This Is How Thomas Edison Tried To Speak With The Dead

Thomas Edison was arguably the most prolific inventor of the Industrial Revolution. According to Britannica, he held the world record at the time for patents, with 1,093. And among those were some truly life-changing inventions, such as the telegraph, the phonograph, alkaline batteries, movie cameras, and more (the light bulb? Not really). With such a long list of new ideas to his name, however, not all of them were going to be zingers. For example, Edison had a rather peculiar idea for how we'd use steel in the future. But solid steel houses were far from his wackiest whim. That title definitely goes to his idea for a "spirit phone," a contraption he hoped would enable people to speak with the dead.

"I have been at work for some time building an apparatus to see if it is possible for personalities which have left this earth to communicate with us," Edison told The American Magazine in 1920, according to LiveAbout. Despite this and another statement he made to Scientific American, that for the longest time he had been "thinking for some time of a machine or apparatus which could be operated by personalities which have passed on to another existence or sphere," the scientific community was unsure of his actual dedication to such a project. The speculation was put to rest in 2015 when a French translation of Edison's diary revealed a shocking discovery.

Edison revealed in his diary that he had been working on a 'spirit phone' to talk with the dead

Edison died in 1931, and his posthumous memoir The Diary and Sundry Observations of Thomas Alva Edison was published in 1948. According to Tech Times, the final chapter of that book included the inventor's designs for a "spirit phone." That chapter, however, was never published in English. It had been removed from the original text before publication, and in its absence scholars and scientists believed Edison's statements about making tech to talk to ghosts were simply his odd way of making a joke or trying to pull a fast one on the public.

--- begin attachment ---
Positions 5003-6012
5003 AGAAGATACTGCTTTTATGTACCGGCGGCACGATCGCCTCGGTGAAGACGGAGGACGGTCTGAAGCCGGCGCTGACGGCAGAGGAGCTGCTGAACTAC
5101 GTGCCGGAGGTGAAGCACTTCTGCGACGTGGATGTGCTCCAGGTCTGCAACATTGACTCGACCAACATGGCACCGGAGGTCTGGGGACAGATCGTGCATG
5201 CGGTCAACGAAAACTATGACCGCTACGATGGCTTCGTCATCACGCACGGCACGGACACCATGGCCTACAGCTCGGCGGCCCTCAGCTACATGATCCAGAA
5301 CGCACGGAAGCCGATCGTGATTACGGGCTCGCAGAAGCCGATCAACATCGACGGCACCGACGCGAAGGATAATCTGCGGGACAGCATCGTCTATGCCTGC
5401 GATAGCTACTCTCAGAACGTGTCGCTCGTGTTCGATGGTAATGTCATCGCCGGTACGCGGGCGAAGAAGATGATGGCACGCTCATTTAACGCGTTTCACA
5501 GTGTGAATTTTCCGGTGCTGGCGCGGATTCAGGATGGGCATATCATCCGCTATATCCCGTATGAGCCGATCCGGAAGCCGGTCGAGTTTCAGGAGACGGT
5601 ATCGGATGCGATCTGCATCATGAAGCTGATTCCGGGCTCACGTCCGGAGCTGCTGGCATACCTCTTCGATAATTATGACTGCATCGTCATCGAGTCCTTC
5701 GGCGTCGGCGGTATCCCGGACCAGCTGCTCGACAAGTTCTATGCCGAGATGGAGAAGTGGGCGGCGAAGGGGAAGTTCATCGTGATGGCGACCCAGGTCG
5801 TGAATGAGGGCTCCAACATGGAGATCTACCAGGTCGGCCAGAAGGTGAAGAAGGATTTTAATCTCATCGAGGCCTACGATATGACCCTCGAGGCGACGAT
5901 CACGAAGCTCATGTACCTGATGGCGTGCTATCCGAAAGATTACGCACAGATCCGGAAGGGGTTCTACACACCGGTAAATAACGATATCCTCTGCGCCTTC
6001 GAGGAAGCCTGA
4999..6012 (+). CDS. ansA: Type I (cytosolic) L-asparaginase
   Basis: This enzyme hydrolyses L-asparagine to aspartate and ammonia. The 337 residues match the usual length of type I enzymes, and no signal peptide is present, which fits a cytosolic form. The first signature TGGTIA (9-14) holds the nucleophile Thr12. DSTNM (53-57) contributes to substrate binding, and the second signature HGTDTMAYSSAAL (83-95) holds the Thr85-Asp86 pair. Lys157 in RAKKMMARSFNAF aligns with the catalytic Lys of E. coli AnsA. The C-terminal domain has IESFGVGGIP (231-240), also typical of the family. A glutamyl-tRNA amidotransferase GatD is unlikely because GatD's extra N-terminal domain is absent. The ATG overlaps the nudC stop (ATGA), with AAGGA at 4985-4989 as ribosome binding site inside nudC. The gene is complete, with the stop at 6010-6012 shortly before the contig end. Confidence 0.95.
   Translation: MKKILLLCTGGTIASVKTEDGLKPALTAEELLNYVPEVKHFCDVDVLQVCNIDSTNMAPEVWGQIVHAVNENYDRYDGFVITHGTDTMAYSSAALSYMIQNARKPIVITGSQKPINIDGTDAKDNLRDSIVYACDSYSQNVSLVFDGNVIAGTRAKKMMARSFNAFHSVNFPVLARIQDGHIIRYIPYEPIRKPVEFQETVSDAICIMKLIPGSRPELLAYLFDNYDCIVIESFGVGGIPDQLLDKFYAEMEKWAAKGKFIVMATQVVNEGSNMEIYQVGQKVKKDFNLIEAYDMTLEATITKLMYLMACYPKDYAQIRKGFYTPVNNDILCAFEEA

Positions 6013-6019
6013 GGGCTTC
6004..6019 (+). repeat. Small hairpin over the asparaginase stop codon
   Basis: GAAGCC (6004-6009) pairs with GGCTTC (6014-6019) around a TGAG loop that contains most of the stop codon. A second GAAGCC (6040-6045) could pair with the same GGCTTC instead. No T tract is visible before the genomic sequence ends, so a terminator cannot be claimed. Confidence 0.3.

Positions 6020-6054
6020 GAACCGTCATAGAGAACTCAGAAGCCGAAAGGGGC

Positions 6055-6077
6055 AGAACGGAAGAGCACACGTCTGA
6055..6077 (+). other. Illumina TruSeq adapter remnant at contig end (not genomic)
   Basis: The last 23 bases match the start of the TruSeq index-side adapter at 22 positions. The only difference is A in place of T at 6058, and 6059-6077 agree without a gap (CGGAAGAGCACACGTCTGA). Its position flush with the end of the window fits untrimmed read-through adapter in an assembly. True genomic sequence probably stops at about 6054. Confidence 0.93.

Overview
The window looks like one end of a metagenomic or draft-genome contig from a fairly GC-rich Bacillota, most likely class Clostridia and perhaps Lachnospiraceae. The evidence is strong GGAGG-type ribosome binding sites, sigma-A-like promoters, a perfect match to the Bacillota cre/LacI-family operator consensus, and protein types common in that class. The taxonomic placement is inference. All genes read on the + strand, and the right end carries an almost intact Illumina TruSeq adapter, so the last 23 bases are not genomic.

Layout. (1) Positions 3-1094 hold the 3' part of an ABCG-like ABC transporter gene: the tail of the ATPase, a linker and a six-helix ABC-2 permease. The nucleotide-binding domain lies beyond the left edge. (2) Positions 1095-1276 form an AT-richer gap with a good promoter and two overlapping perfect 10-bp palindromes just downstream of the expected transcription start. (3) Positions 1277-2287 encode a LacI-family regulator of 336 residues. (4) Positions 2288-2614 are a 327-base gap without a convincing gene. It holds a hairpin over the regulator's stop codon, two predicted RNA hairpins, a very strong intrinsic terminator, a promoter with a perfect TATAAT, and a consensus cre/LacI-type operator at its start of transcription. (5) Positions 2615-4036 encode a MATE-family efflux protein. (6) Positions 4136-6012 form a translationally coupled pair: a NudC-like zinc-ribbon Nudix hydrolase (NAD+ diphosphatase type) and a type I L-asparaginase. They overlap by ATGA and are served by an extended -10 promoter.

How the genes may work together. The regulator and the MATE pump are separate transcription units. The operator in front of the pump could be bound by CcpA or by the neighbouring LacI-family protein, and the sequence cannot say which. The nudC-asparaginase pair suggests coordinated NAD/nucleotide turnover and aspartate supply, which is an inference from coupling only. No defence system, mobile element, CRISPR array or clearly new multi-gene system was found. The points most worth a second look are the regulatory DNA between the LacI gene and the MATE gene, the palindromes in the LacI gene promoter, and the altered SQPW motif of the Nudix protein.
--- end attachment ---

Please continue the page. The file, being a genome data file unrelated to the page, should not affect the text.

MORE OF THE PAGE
But that chapter wasn't removed from the book entirely. It was never edited out of the French translation, and in 2015, Edison's true beliefs about the next plane of existence were brought to the attention of French readers via a book titled Le Royaume de l'Au-dela (The Kingdom of the Afterlife). Radio personality and philosopher Philippe Baudouin, who wrote the preface to the book, said that Edison made a deal with an audio engineer named William Walter Dinwiddie in which the first of the two to die "would try to send a message to the survivor from beyond." Baudouin said that the chapter reveals that Edison "imagined being able to record the voice of another being, to be able to make audible that which isn't — the voice of the dead."

How Thomas Edison came to believe in ghosts

Although he was a genius, Edison was one of several ostensibly intelligent people who got caught up in the turn-of-the-century religious fad known as spiritualism. The movement attracted tons of people we consider to be pretty smart, from scientists and Nobel Prize Winners like Pierre Curie (husband of Marie Curie) to famous authors like Charles Dickens and Sir Arthur Conan Doyle. According to HuffPost, the religion saw a boost in popularity after World War I. Lots of people had lost loved ones and they were desperate to be able to speak with them one last time. In the face of such widespread grief, a wave of quacks posing as mediums swept through the United States and elsewhere, claiming they could conduct séances to put people in contact with the ghosts of their loved ones.

But Edison was smarter than all those others getting duped by charlatans, of course. He told American Magazine in 1920 that the "methods and apparatus commonly used and discussed [by practitioners and believers of spiritualism] are just a lot of unscientific nonsense." So he decided to find a scientific way to talk to ghosts. He had a theory that "our personality hereafter will be able to affect matter" and that he could find a way to make that happen. But he died before he could realize that dream, and people like Harry Houdini eventually proved the religion to be full of phonies.